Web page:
Pitchforks and plantation
It is JB Keane time again in this week’s Leinster Express. The judge in the district court sitting in Portlaoise refused jurisdiction over a case, telling the defence solicitor that the matter was too serious to be handled by the district court and must be passed to the circuit court, where any sentence passed might be more severe than at district court level. The case involved a dispute between two farmers over land, one had attacked the other with a pitchfork, puncturing his hand and his arm with the prongs of the fork. The incident had included the smashing of the window of the cab of a tractor, which seemed to have caused further injury to the victim.
It is a familiar story. Anyone who lives in rural Ireland will be able to recount a range of such stories. A person from a farm near Keane’s home town of Listowel can recount the story of the man who was the inspiration for Keane’s character “The Bull McCabe;” can recount how everyone from the neighbouring townlands knew of the man’s guilt; can recall that the man derived little pleasure from “the field,” for two years later, he died from natural causes.
Land disputes continue to be the most bitter of all. An auction last year, where one man outbid another man, to whose farm an eight acre field adjoined, paying an excessive price for a small piece of grazing land, not only attracted comment in the auctions report of the Irish Farmers Journal, but also caused a rift in a small church community, to the extent that the man who won the auction now sits in another church on a Sunday morning. All attempts at reconciliation having failed, there is a reluctant acceptance that there is something visceral in these disagreements; that these disputes are not amenable to any appeal to Christian theology, and are certainly not amenable to reason.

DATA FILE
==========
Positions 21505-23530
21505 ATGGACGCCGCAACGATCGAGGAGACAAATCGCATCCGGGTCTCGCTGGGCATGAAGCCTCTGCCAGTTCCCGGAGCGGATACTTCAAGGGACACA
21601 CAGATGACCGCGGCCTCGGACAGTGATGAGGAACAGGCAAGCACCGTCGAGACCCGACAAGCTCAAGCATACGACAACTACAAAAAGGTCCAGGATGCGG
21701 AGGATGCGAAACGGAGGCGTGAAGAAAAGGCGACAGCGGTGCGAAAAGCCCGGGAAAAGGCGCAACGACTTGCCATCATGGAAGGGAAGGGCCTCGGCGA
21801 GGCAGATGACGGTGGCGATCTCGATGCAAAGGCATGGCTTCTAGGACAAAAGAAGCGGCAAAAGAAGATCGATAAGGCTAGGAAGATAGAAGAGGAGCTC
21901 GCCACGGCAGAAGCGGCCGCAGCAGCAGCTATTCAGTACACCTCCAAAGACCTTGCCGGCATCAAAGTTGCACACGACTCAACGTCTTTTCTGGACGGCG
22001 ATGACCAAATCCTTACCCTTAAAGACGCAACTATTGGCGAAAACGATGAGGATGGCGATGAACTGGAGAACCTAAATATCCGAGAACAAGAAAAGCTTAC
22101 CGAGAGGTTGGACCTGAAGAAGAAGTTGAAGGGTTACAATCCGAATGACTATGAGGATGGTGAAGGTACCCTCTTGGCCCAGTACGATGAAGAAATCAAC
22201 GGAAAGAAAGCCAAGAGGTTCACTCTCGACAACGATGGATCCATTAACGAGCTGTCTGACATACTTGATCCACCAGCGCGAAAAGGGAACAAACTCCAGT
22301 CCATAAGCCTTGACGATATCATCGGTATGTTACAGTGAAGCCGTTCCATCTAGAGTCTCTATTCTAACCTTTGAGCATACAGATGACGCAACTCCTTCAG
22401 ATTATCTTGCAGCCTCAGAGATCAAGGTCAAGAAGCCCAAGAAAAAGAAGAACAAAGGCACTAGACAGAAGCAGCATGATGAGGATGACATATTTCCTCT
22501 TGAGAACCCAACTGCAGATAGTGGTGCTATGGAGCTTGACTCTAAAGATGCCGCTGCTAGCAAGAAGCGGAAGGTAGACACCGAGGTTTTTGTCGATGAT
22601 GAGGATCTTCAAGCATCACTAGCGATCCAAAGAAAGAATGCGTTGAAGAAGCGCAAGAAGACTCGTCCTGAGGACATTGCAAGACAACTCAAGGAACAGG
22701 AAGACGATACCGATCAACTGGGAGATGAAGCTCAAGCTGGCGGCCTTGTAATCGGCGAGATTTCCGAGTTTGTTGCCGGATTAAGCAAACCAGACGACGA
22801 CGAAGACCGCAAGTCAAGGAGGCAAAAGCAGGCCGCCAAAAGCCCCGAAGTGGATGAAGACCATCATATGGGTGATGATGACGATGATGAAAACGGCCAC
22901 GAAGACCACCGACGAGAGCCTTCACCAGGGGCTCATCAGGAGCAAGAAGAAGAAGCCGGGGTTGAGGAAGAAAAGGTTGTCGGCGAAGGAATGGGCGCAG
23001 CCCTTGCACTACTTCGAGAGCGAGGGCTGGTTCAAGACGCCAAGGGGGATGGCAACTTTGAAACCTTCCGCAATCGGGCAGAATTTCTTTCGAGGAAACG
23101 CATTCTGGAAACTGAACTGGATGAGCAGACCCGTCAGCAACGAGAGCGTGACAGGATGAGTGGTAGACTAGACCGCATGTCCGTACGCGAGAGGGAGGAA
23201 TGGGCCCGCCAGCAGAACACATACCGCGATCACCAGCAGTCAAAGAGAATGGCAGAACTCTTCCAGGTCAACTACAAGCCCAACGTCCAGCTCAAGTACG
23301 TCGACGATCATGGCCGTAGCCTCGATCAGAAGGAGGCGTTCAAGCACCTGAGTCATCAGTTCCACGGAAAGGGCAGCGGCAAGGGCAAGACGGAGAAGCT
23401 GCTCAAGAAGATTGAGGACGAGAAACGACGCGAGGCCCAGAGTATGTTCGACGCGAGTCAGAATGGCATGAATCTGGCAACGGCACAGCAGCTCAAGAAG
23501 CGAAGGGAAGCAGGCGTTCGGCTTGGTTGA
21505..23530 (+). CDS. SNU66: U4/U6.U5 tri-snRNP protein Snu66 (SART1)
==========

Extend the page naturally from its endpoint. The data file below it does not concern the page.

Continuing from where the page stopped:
Were it the case that the desire for the land was rooted in a deep sense of being from a dispossessed people, then there might be some explanation for it. It might explain the case reported this week. But such an explanation would not account for the hunger for land among some whose families arrived with the plantation of Ireland, those whose forebears peopled the good farmland of King’s and Queen’s Counties. There must be something much deeper in psyche of some people, something deep in the hearts of some men, that creates a desire to have the land at all costs.
Without overcooking the thing, land in Ireland is a function of survival. And when you put those who were planted into the equation it doesn’t really change things all that much, mostly because the general theory about how leases were apportioned might be tilted towards CoI in one large estate, or Catholic in another how the tenants survived under the regime wasn’t all that different. It might’ve seemed that way, but it wasn’t.
Up to relatively lately the amount of land needed to draw a real living, the Land Commission divisions was between 35 and 70 acres in the 30s. By the late 60s early 70 that became 70 to 120 acres. And in the interim, the farm size has gone from the 100 ish to pushing 200 because the 35 and the 70 guys and gals moved/were bought out.
But in the last few years we’ve had a change. Remember when the quotas were removed. That meant the small operators got more and more squeezed. It also meant 1000 upon 1000 of very scared people.